Chinese recycling base in pursuit of sustainable development
Neatly dressed, Xu Li, 35, adroitly disassembles chips, capacitors, and cathode-ray tubes from a power panel against a heater inside her home workshop and puts them away in a couple of cups in front of her.
Xu's young son stands by munching on an apple.
"The air has become cleaner and healthier since I started using a heater instead of an open furnace to remove the gadgets from the panel," Xu said.
Xu is just one of 60,000 recycling workers in Guiyu Township, which falls under the jurisdiction of coastal Shantou Prefecture, in south China's Guangdong Province. Over 100 truckloads of discarded electric or electronic appliances are transported to this township, with an area of 52 sq km, each day, according to Zheng Songming, head of Guiyu Township Government.
Previously, the workers recycled all valuable metals showing no concern for the environment. They burned electric wires and cables, soaked circuit panels in water containing sulfuric acid before disassembling them, then burned all those useless trash or dumped them along the riverbank.
"It was nightmarish: the air was so polluted that it was difficult for me to breathe at work," recalled Xu, "I was worried that my son might fall ill someday because of the pollution."
The price paid by Guiyu for the reckless expansion of its recycled economy proved to be too high. In addition to pungent air, the water of the local rivers and the soil were also polluted. Local residents had to rely on bottled water trucked in from outside the township as the Neixi, one of the local rivers in Guiyu, became excessively polluted.
The Medical Sciences College of Shantou University concluded after health checkups of transient workers that 88 percent of them suffered from skin diseases or developed neurological, respiratory or digestive ailments.
More and more residents of Guiyu, who were described as "ghosts among machine trash heaps", moved out of the region and resettled elsewhere.
But encouraging signs of change have started to occur in Guiyu in the last few years as the Chinese Government has trumped up efforts to improve awareness of protecting the environment and conserving nature in the process of regional economic development.
Improved supervision over the closing-loop materials economy has also played a part.
Zheng Songming, head of Guiyu Township government, said they have published decrees banning disassembling electric appliances by burning in open fires or soaking them in sulfuric acid. A supervision group has also been set up to carry out spot checks and violations have been dealt with through fines.
A total of over 800 coal-burning furnaces for the purpose of disassembling electric appliances have been destroyed in the campaign, said Zheng, who said the government has enhanced management for local industrial development.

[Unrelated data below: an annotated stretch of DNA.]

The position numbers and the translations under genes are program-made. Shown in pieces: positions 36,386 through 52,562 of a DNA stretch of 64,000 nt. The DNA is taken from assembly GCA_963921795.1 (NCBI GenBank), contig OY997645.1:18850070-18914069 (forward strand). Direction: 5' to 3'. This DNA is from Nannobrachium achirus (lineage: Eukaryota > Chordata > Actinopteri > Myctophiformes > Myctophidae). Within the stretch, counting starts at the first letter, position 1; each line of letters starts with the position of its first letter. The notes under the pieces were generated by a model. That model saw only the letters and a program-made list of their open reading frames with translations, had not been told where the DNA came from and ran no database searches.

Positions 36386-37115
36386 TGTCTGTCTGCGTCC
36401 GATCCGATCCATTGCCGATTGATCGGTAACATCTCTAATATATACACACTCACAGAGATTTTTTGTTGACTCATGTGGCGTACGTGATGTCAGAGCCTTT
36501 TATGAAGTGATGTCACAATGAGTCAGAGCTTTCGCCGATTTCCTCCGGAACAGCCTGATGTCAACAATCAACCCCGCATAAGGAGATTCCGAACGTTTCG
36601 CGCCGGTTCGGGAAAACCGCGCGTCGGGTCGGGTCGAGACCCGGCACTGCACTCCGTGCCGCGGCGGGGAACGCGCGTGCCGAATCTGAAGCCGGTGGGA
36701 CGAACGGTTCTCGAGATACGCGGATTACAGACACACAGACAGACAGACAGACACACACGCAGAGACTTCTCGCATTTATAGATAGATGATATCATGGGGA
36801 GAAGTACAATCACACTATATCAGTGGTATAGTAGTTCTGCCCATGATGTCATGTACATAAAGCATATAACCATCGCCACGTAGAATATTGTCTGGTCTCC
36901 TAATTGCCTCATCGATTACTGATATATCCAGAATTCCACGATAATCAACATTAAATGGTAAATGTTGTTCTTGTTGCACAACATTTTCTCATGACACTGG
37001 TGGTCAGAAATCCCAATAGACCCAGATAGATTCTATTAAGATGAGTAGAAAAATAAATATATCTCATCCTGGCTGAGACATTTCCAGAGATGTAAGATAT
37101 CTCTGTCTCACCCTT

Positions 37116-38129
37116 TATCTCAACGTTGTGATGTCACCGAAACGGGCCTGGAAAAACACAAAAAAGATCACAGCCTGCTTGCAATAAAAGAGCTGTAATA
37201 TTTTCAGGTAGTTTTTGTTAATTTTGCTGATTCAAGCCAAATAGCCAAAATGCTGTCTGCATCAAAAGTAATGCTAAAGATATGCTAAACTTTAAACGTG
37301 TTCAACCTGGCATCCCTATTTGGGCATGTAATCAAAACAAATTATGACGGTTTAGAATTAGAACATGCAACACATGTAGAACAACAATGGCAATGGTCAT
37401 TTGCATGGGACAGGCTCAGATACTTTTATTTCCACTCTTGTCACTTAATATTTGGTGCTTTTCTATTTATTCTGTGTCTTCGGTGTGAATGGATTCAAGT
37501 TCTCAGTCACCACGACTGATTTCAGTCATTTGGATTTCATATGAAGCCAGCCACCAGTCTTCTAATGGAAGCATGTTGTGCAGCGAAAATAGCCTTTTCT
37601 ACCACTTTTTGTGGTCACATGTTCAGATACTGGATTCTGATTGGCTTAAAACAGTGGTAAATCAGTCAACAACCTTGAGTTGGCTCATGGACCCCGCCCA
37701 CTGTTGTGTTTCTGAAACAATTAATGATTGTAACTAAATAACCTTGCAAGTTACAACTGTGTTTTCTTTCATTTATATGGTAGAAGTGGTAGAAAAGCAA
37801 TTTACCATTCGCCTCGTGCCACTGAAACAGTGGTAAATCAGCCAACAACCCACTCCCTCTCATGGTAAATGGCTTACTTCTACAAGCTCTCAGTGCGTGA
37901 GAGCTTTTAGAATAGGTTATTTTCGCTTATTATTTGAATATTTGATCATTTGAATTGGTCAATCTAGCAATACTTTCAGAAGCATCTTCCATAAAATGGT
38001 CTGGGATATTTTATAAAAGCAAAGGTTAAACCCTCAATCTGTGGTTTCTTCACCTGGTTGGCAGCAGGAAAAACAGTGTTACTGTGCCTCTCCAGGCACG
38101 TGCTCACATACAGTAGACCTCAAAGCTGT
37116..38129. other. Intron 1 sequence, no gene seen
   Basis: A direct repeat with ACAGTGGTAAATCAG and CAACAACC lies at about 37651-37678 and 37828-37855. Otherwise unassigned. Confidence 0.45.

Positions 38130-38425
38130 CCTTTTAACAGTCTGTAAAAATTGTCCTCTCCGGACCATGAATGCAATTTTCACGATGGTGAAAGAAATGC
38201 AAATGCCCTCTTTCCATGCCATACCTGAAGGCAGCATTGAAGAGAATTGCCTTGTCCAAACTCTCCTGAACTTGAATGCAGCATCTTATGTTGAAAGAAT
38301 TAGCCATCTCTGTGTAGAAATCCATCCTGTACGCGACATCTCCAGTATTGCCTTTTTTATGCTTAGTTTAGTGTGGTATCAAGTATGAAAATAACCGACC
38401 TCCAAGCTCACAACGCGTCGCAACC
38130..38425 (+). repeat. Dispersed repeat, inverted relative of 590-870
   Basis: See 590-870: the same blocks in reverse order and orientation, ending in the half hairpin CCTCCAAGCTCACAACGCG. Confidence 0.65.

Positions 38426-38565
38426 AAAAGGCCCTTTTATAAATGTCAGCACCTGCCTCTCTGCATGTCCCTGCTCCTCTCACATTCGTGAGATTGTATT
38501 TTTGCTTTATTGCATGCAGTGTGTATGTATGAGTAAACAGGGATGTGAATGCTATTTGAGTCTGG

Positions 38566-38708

"Business people will be given preferential treatment in aspects of land acquisition, water and power supplies if they invest in large environment-friendly recycling businesses," said the township official.
Ma Qiang, owner of an electric wire disassembling plant, said since burning on open fire was banned, they have to do the disassembling via physical means, including peeling with hands.
"It seems that peeling is more costly than burning as it takes longer and more workers are needed in order to finish tasks in time, but the rate of recycling of the discarded appliances now is 100 percent," said Ma. "We in turn earn more because we only keep copper wires, resell the plastic coatings to nearby factories for reprocessing into plastic granules + raw materials for toy production."
There is also a division of labor among different villages in Guiyu, where there are now 200 industrial enterprises which are engaged in collecting, disassembling of discarded electric appliances, and new rounds of processing, and marketing.
For instance, there are now five villages which are specialized in disassembling electric appliances, six villages specialized in disassembling electronic and circuit panels, while seven other villages are engaged in processing plastic products and hardware.
Guiyu has been awarded by its efforts to follow an environment- friendly path in developing the local economy in many ways. Environmental departments report that the quality of the air in Guiyu has returned to Level II, a median state standard for human habitation.
"The quality of life has been improving for us," said Zheng Songming, the head of Guiyu Township Government, "We have built a water diversion project via which water is brought from a local reservoir to rural households of several villages. And people who used to migrate elsewhere because of the worsening environment in the past are returning, too."
But most encouraging of all seems to be a decision of the Chinese Ministry of Information Industry (MII). MII said it was determined to turn the south Chinese township into a national showcase center for recycling discarded electronic and information technology products.
In accordance with a plan concerning construction of the national demonstration center, Guiyu will be built into a specialized market at a cost of 2 billion yuan (about 241 million US dollars), where sewage treatment plants are properly distributed, apart from factories for processing precious metals.